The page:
News that the State University of New York may soon create its 65th campus — the College of Nanoscale Science and Engineering — is welcome in that it confirms what we’ve all been hearing for a number of years: that this groundbreaking institution is enjoying runaway success.
The college has been part of the University at Albany.
Nanoscale science and engineering are terms applied to a growing field that transcends popular knowledge. It has been around, in one form or another, for a little more than 50 years but is taking off in recent years.
Scientists began realizing that, as they could observe atomic structures, they could actually influence them — control them, alter them and even re-create them. The results may not yet be fully known, but, in lay terms, one of the benefits might be to create new, better and more useful materials by changing their atomic makeup.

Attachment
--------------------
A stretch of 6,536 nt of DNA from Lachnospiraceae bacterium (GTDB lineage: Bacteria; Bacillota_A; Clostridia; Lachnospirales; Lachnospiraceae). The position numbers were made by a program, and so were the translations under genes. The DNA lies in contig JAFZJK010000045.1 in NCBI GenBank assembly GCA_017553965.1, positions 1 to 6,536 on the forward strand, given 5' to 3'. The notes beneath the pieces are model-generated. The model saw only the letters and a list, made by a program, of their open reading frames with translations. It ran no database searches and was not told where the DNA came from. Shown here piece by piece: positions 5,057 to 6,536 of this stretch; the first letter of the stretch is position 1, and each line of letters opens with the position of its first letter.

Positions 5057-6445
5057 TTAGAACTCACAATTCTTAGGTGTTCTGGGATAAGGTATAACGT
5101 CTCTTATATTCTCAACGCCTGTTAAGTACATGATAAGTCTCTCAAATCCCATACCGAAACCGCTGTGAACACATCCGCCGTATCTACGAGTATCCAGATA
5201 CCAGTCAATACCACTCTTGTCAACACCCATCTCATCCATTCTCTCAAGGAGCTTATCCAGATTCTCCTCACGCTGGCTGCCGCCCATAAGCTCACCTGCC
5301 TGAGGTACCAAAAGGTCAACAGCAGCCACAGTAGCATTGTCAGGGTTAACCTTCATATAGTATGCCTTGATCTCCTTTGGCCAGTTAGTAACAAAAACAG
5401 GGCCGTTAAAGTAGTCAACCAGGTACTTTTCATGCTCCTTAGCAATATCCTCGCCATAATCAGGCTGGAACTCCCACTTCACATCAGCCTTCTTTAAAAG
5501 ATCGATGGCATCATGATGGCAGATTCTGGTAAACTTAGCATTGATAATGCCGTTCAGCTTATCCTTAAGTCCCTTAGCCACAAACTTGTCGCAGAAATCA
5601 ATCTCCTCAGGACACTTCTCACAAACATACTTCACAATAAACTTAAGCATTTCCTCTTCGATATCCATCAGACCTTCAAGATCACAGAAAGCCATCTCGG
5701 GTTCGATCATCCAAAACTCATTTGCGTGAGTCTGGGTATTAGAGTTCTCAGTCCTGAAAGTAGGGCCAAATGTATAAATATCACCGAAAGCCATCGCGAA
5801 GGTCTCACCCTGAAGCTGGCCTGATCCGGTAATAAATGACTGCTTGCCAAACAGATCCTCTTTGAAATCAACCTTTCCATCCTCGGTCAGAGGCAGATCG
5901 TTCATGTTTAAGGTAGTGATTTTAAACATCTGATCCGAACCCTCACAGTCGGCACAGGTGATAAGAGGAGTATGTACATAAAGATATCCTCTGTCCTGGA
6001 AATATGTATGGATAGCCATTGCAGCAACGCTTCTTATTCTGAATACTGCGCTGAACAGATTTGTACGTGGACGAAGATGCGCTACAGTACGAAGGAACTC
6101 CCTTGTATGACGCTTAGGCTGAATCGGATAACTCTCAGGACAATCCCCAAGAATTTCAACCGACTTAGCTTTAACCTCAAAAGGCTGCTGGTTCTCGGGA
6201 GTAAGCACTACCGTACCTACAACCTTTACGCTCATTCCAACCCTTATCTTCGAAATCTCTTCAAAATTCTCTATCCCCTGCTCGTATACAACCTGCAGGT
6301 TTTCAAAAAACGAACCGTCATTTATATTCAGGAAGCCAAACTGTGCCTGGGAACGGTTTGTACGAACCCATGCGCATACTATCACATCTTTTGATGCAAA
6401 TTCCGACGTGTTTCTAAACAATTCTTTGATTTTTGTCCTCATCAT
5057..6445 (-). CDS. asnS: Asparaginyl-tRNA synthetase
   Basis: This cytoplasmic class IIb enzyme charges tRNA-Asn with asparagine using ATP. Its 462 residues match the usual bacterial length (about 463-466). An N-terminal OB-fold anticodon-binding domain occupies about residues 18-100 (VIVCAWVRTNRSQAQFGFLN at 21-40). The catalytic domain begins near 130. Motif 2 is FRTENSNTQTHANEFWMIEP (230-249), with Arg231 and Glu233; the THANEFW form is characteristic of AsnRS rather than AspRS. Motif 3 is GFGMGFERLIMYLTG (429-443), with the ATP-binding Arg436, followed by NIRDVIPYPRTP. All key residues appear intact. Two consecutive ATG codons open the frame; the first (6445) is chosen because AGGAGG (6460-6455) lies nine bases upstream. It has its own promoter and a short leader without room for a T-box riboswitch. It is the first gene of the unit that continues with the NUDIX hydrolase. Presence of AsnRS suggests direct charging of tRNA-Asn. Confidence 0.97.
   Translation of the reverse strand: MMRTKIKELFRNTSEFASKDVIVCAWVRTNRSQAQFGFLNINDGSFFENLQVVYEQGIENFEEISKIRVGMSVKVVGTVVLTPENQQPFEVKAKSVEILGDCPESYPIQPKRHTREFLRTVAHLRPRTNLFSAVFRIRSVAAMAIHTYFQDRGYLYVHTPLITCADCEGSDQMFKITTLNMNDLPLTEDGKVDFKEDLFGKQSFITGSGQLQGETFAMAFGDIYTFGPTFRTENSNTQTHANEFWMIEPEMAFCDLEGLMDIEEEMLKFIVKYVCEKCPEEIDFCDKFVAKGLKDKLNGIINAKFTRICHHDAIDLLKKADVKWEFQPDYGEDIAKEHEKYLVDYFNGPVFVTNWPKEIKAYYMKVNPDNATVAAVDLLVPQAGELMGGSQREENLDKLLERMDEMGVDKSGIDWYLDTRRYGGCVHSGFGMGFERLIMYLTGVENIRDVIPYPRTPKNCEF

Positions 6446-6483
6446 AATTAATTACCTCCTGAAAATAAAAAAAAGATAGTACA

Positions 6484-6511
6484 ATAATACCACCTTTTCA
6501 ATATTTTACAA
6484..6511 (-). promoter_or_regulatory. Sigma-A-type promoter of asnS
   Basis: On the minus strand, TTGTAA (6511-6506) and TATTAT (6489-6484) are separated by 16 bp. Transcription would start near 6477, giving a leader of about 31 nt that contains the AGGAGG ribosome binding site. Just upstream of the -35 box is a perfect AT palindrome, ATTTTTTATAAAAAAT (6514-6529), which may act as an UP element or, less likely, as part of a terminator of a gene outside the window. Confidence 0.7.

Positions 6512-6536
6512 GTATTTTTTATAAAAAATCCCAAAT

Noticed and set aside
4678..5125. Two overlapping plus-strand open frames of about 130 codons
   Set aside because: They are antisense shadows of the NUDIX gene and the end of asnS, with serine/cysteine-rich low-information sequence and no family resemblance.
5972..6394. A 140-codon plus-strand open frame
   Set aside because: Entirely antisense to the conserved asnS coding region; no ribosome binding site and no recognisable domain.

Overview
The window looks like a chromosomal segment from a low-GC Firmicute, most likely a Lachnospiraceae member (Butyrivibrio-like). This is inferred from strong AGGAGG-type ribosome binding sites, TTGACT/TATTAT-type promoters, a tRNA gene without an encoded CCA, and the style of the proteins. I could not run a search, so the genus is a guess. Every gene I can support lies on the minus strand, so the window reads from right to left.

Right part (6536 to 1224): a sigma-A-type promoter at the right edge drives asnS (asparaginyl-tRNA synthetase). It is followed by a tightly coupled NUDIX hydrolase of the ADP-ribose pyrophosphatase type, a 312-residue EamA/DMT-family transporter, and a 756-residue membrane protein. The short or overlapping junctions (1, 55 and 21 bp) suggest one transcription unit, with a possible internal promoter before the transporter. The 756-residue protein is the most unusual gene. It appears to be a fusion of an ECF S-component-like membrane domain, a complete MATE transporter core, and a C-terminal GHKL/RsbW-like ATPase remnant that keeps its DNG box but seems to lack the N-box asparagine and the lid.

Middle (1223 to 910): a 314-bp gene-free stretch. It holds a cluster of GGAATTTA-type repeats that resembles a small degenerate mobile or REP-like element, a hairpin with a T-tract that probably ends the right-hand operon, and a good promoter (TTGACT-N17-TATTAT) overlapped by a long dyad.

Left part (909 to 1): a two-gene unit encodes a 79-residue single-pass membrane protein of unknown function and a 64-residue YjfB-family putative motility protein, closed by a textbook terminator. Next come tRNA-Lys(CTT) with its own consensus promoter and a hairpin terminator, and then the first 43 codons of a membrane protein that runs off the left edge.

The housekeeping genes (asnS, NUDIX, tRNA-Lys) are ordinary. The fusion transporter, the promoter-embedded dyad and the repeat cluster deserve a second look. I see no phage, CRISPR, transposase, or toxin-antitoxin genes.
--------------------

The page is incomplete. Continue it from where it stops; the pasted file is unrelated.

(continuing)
Understandably, this is an entire new realm of science with unlimited possibilities — educationally, commercially, industrially and socially.
Then-Gov. Mario Cuomo was among the first important politicians to recognize the potential for leading the inquiries into this vast, uncharted field. Thanks to his enterprise, the University at Albany has now become the center of America’s entry into nanotechnology.
The UAlbany is the largest and perhaps the most advanced center for learning and development, in partnership with industrial giants such as IBM, Intel, Samsung and Toshiba.
Drive past the Nanotech complex at Washington Avenue and Fuller Road in Albany, and you’ll be impressed at the sight of an ultra-modern series of buildings that clearly are beyond conventional academic pursuits.
Up and down the eastern border of New York state, from New York City to Plattsburgh, communities are trying to find ways to take advantage of their proximity to this burgeoning, infant science.